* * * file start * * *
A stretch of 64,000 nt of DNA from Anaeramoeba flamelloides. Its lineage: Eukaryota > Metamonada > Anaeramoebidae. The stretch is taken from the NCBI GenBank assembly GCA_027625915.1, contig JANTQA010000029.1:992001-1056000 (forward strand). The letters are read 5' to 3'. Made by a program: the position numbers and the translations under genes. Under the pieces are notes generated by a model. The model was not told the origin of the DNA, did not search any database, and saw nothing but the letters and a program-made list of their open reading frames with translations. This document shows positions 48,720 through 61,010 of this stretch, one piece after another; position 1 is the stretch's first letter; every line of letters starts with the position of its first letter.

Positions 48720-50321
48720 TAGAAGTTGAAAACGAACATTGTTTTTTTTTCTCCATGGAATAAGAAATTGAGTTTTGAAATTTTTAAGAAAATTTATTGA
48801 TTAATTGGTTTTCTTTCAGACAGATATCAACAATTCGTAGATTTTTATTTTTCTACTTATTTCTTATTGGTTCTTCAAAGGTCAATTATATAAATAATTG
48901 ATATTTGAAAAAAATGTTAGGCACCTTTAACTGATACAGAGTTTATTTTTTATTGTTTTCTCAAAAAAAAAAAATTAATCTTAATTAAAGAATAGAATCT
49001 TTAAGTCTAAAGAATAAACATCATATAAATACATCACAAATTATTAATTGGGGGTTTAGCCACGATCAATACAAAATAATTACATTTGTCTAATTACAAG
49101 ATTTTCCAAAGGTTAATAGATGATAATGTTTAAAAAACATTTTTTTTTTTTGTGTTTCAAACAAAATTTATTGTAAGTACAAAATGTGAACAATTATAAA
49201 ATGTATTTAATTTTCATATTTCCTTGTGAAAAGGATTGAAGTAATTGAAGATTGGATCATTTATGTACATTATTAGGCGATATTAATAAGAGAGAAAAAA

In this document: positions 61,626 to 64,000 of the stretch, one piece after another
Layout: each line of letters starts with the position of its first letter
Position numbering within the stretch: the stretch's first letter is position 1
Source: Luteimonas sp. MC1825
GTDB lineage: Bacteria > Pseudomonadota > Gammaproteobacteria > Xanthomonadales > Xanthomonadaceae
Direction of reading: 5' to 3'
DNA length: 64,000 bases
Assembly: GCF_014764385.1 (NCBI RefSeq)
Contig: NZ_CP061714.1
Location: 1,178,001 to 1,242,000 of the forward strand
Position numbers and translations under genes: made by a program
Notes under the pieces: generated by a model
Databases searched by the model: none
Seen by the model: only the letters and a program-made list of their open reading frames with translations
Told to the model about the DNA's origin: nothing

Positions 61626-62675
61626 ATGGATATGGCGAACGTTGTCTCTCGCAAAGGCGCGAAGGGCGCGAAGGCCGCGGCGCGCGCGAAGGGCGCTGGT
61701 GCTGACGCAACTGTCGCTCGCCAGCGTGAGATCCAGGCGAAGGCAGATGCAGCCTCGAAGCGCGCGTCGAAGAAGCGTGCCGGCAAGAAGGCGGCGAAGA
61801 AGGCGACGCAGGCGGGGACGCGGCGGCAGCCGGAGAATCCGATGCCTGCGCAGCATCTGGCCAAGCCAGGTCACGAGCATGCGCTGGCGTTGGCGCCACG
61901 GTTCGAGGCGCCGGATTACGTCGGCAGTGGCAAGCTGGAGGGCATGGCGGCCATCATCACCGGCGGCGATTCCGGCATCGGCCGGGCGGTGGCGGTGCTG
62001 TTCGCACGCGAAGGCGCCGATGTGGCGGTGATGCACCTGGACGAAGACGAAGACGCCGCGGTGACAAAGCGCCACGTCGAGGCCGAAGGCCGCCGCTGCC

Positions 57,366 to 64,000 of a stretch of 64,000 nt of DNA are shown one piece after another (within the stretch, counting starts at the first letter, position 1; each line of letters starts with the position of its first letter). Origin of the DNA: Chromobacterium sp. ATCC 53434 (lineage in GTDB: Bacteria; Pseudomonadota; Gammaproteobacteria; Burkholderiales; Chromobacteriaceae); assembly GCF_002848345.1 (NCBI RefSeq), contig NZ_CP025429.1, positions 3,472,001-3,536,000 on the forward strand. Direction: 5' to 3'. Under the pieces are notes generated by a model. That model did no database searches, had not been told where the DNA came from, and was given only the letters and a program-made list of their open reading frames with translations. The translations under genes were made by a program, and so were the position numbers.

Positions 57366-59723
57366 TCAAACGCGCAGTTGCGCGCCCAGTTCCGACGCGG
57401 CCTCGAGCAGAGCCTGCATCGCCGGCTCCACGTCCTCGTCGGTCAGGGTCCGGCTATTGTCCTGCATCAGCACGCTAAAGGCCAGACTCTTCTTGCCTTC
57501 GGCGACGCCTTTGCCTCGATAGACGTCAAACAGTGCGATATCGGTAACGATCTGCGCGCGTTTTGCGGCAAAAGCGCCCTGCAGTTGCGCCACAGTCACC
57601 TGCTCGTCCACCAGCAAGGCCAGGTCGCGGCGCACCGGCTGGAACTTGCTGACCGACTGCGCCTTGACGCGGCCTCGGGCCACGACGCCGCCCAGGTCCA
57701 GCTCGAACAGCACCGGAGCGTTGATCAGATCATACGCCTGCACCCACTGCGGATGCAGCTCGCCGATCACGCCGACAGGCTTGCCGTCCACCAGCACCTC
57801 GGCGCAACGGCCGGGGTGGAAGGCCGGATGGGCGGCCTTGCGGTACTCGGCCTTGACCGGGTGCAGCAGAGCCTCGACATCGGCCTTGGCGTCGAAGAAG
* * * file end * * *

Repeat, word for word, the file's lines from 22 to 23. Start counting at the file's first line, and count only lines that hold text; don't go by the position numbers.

Seen by the model: only the letters and a program-made list of their open reading frames with translations
Told to the model about the DNA's origin: nothing